Christian Movie Reviews - Family Friendly Entertainment

Scream Reboot Specializes in Recycled Story

<i>Scream</i> Reboot Specializes in Recycled Story

Release Date: April 15, 2011  
Rating: R (for strong bloody violence, language and some teen drinking)
Genre: Drama
Run Time: 111 min.
Director: Wes Craven
Actors: Neve Campbell, David Arquette, Courtney Cox, Emma Roberts, Hayden Panettiere, Rory Culkin, Alison Brie, Mary McDonnell

“One generation’s tragedy is the next one’s joke,” says a law officer in Scream 4. He’s talking about the way the film’s young characters handled a series of killings that happened earlier in their neighborhood, but the joke’s on the viewers.

The vast majority of any audience for a movie with a “4” in the title will be well acquainted with numbers “1” through “3,” so it’s safe to surmise they have returned for more of what those films delivered. In the case of Scream, that would be a masked killer called Ghostface and his growing group of victims.

But more than the killings and villain, what set Scream apart was winking references by the characters to how horror movies work. Characters knew the genre conventions and tried to skirt them as Ghostface closed in. By flattering its audience rather than insulting them, Scream earned a faithful following through three films.

It’s been more than a decade since Scream 3, and any notion that the deaths in these films might qualify as a tragedy has completely evaporated in Scream 4, which promotes such deaths as one big joke. Laugh as young women are stalked and stabbed. Guffaw when a police officer suffers a fatal head wound. It’s mass murder as entertainment, not meant to be taken seriously. You’re not permitted to feel offended. You know the rules, so play along.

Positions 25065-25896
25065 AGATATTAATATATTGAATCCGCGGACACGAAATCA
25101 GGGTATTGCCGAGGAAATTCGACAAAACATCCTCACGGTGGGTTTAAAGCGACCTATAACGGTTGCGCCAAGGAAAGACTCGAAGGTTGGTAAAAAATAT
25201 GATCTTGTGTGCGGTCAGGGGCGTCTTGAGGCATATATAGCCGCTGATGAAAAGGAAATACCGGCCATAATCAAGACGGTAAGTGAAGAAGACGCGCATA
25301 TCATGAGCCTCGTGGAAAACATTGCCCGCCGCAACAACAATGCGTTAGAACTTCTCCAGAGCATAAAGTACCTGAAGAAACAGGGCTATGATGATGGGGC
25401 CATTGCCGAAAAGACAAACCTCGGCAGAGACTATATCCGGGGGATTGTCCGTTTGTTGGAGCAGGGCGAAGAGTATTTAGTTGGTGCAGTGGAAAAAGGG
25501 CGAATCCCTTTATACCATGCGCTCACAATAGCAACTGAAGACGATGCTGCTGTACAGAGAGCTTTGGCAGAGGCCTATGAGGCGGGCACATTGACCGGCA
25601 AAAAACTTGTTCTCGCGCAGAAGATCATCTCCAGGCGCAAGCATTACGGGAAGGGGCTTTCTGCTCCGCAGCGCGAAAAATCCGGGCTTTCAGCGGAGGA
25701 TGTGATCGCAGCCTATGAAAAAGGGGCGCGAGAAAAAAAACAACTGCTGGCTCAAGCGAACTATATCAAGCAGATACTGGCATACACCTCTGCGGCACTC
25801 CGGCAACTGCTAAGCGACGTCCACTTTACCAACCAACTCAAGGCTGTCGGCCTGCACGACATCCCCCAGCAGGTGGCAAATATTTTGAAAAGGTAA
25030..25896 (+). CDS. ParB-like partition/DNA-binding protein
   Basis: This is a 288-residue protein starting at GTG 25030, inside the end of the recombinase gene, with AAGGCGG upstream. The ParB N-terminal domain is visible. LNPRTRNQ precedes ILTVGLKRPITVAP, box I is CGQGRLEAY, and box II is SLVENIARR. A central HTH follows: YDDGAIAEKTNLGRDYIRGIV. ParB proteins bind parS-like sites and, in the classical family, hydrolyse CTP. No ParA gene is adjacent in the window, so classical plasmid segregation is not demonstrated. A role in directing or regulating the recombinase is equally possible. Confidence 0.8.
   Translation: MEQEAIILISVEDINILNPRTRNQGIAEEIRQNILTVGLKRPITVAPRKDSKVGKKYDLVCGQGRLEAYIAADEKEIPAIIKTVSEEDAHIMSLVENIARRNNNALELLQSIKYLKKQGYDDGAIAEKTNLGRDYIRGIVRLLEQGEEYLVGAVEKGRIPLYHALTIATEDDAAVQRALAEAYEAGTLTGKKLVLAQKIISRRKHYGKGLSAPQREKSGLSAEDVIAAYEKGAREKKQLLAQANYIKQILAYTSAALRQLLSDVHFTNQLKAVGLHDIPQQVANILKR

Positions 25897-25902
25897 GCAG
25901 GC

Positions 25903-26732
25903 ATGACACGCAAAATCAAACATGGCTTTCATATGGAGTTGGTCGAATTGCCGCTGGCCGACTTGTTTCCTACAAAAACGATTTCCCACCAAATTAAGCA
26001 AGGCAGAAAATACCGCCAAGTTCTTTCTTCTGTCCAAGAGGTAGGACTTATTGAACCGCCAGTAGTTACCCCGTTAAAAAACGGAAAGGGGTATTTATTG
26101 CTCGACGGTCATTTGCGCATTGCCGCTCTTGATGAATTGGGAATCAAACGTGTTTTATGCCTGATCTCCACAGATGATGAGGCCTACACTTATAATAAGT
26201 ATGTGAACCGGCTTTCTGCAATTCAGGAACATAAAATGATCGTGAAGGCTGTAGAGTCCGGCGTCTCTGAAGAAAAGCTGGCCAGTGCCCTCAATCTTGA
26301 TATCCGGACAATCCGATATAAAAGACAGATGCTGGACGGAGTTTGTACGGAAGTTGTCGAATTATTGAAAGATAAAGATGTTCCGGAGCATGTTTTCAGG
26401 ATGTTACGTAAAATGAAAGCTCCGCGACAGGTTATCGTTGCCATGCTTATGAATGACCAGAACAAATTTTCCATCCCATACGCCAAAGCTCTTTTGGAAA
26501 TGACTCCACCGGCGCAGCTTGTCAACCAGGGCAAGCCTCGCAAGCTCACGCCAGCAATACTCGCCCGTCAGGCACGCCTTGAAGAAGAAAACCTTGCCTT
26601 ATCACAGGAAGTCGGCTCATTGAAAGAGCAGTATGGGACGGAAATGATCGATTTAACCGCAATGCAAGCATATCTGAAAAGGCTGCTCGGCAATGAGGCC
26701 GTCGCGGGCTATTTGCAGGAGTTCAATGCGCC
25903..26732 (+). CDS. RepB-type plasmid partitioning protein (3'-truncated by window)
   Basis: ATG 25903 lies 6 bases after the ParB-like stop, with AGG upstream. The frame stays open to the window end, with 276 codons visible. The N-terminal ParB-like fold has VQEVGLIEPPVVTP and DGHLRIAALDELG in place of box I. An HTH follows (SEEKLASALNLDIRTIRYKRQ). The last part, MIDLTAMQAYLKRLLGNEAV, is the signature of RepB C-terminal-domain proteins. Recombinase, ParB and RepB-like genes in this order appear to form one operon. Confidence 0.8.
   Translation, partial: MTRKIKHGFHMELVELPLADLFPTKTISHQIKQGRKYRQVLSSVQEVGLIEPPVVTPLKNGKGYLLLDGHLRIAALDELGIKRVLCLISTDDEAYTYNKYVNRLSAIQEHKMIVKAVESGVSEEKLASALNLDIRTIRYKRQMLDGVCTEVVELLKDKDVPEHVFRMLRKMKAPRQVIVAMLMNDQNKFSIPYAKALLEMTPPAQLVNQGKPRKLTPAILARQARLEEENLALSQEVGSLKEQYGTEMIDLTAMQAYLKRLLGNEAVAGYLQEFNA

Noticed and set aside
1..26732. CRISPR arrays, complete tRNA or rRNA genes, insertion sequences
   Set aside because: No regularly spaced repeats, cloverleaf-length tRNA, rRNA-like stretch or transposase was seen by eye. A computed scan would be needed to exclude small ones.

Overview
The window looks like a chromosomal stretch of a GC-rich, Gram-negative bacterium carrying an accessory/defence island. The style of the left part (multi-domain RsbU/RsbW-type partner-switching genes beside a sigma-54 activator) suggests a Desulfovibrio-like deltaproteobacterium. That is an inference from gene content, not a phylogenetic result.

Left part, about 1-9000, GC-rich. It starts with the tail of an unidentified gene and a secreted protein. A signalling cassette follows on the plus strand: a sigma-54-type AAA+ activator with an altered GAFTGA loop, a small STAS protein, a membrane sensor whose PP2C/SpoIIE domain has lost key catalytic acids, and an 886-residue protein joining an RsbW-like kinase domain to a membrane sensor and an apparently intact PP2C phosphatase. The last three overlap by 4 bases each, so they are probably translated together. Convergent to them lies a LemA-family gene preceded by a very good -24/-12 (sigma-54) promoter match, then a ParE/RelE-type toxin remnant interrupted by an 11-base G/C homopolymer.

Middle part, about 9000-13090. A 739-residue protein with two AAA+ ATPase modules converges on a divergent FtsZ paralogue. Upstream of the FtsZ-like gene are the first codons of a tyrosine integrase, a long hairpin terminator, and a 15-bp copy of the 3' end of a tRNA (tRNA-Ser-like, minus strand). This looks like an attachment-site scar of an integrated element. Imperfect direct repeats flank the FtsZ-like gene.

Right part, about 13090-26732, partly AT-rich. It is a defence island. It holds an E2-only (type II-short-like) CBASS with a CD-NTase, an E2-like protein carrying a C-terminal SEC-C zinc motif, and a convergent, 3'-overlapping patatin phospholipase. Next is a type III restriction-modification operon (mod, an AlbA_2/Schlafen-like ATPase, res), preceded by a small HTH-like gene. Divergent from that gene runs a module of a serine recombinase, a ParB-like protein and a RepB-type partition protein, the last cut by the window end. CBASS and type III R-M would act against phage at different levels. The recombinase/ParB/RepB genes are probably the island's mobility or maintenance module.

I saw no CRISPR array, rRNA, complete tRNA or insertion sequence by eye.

Could it be that our intelligence, rather than being flattered, is being underestimated?

Sidney Prescott (Neve Campbell), a survivor from the earlier Screams, is now a celebrated author. Her self-help book dealing with the traumatic events of her past brings her back to the town of Woodsboro, just as Ghostface resumes his killing spree. Sidney’s cousin, Jill (Emma Roberts), is among a group of young Woodsboro residents terrorized by the masked killer, as are two amateur filmmakers and numerous disposable teens.

Scream 4 follows the same route as its previous incarnations: a phone rings, a menacing voice on the other side threatens someone’s life, the person who answers tries to laugh it off and then panics as the killer draws near. This happens over and over again in Scream 4, and fans of the series who demand more of the same will love it.

Yet even within the confines of the distasteful Scream stories, there is no inventiveness in the new chapter. Those who delight in the Scream franchise’s post-modern nods to horror-movie tropes will take pleasure in the film’s tricky opening moments, which feature movie-within-a-movie gags centered on a gross-out series of films called Stab.

But director Wes Craven and writer Kevin Williamson keep hammering away at the gag, wearing down viewers within 10 minutes of the film’s opening.

That stale quality permeates the rest of the film, which brings back Courtney Cox and David Arquette from the earlier Scream films. Those who want to see those characters one more time will get a wistful charge from Scream 4, but nostalgia—an odd emotion for a series of slasher films from the 1990s—isn’t a substitute for fresh ideas or inventiveness.

Scream 4 is, in a word, disgusting, reveling in different ways people can be terrorized and killed. It’s graphic and ugly, with no redeeming value.

That’s no joke; it’s a tragedy.


  • Language/Profanity: Lord’s name taken in vain; high volume of “f”-words; “t-ts”; sexual innuendo; “a-s”; “da-n” and “go--ammit”; verbal threats of violence and death; “balls”; “gets laid”; “sh-t-faced”; suggestion that a character must be gay in order to survive a modern horror movie; a middle finger is extended; “circle jerk”; “b-tch.”
  • Alcohol/Smoking/Drugs: Underage drinking in several scenes.
  • Sex/Nudity: Girl shown in bra, putting on night clothes; in a movie-within-movie clip, a woman takes off a robe, but only her upper back is seen.
  • Violence/Crime: Stabbing after stabbing after stabbing; (did I mention stabbings?); vivid bloodletting; gore in movie clips within Scream 4; dead body thrown off roof and onto a vehicle; woman falls through glass table; shootings; brawling; vomiting of blood.

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